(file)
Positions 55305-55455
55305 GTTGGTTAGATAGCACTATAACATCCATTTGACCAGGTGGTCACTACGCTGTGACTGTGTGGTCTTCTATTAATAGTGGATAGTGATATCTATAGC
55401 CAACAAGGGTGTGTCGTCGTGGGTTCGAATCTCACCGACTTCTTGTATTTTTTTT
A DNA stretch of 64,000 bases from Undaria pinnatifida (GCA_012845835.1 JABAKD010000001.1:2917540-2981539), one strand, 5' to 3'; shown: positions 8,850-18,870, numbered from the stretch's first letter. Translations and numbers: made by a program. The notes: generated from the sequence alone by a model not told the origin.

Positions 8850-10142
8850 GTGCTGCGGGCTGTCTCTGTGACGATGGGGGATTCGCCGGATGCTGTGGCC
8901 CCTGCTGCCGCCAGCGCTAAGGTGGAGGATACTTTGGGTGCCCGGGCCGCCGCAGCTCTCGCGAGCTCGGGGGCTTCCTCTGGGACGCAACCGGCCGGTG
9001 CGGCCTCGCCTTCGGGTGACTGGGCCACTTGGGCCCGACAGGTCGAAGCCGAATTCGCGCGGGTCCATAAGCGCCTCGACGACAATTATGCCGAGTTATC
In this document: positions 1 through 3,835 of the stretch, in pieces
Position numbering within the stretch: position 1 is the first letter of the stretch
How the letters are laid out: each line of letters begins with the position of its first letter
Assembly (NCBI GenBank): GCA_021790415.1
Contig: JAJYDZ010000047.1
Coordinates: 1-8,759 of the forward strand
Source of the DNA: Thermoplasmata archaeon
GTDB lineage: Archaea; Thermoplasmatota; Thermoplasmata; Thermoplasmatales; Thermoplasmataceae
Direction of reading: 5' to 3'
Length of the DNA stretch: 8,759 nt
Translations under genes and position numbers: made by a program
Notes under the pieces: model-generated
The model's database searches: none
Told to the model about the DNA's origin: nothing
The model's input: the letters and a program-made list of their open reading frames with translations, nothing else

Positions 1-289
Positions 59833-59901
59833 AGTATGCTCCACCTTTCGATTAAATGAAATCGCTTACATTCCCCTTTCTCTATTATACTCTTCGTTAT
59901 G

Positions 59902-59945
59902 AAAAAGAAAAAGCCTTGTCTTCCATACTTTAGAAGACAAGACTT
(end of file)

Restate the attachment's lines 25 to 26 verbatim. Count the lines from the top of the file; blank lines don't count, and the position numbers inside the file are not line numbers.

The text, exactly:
Positions 59833-59901
59833 AGTATGCTCCACCTTTCGATTAAATGAAATCGCTTACATTCCCCTTTCTCTATTATACTCTTCGTTAT